NAFTA gets a new name, new life

Now called USMCA, the new NAFTA agreement with Canada is long on potential, short on details.

Steve Dittmer

October 3, 2018

4 Min Read
NAFTA gets a new name, new life
WASHINGTON, DC - OCTOBER 01: U.S. President Donald Trump speaks during a press conference to discuss a revised U.S. trade agreement with Mexico and Canada in the Rose Garden of the White House on October 1, 2018 in Washington, DC. U.S. and Canadian officials announced late Sunday night that a new deal, named the "U.S.-Mexico-Canada Agreement," or USMCA, had been reached to replace the 24-year-old North American Free Trade Agreement.(Photo by Chip Somodevilla/Getty Images)

Not everyone we talk to out in the country is enamored with President Trump’s operating style at times. But none of them have argued with his results. His hardball trade negotiation approach certainly has roiled the waters and is yielding results.

Of course, agriculture’s plea to the President on NAFTA from Day 1 had been to “First, do no harm.” From an agricultural treaty standpoint, it appears like he has heeded that call.

Before Trump, had professional trade and diplomatic folks been polled about how long it would take to renegotiate the NAFTA agreement, very few if any would have guessed a little over a year. Trump’s approach and his tariffs or threats of tariffs threw the pros off and crunched their concepts of time like a bulldozer.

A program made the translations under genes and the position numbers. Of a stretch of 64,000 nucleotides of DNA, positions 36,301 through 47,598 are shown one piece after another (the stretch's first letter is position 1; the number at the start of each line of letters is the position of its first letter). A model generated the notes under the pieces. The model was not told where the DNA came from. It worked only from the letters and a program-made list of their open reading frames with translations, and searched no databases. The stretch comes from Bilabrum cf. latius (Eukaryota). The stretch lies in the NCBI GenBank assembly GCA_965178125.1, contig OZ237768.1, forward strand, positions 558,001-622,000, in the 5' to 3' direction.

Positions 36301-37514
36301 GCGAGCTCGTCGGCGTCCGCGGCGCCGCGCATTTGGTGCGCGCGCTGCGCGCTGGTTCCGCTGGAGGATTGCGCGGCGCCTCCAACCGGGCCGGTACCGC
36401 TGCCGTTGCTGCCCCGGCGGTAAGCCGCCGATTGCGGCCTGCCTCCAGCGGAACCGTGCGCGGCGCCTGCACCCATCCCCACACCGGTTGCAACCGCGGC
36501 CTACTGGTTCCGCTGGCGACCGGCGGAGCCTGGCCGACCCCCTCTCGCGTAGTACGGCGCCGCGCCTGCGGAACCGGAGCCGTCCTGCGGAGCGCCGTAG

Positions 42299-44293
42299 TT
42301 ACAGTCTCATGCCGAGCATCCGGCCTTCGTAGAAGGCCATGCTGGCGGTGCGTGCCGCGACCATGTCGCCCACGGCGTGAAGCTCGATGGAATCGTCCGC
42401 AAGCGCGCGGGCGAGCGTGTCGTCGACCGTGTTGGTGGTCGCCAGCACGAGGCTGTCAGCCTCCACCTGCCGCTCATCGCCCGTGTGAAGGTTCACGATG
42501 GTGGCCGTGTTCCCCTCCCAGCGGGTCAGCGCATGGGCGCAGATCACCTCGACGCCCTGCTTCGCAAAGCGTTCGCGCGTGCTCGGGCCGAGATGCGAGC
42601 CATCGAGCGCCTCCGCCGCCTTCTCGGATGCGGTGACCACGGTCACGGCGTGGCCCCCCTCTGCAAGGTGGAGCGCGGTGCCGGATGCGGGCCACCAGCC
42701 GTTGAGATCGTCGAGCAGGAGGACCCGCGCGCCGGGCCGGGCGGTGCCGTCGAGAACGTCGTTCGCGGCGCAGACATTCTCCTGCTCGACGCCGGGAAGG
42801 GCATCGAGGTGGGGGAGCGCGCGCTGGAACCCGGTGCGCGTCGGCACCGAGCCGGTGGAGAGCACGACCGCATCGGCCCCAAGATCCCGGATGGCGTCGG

With a deadline of Sept. 30 in order to leave time for the current Mexican president to sign the final version, the U.S. and Canada announced they had come to agreement and the trilateral balance of the treaty would be preserved.

Now called the U.S., Mexico, Canada Agreement, or USMCA, North America has been re-NAFTAed, finally.

As it has seemed likely for weeks, the deal involved keeping the Chapter 19 and 20 sections involving dispute resolution intact and Canada yielding some access to its dairy market. Canada insisted it needed the international dispute panels to protect itself from over-aggressive U.S. use of tariffs and duties in certain cases.

Related:Farm groups tell administration ‘do no harm’ on NAFTA

Canadian officials claim the U.S. frequently imposes what it feels are improper tariffs on products from lumber to aircraft. Canada felt it especially needed that protection now, with Trump officials on the job.

The dairy deal allows U.S. access to 3.59% of the dairy market and an end to a milk ingredient pricing program that incentivized Canadian cheese processors to use surplus ingredients resulting from increased butter production. The program had kept American dairy producers out of the supply chain. 

The market access figure is slightly better than the Trans-Pacific Partnership deal that was 3.25%. How they will “approximate” that carefully negotiated 3.59 percent wasn’t mentioned.

Officials were more close-mouthed about the steel and aluminum tariffs, whether they would be lifted or if some kind of quota system might be developed.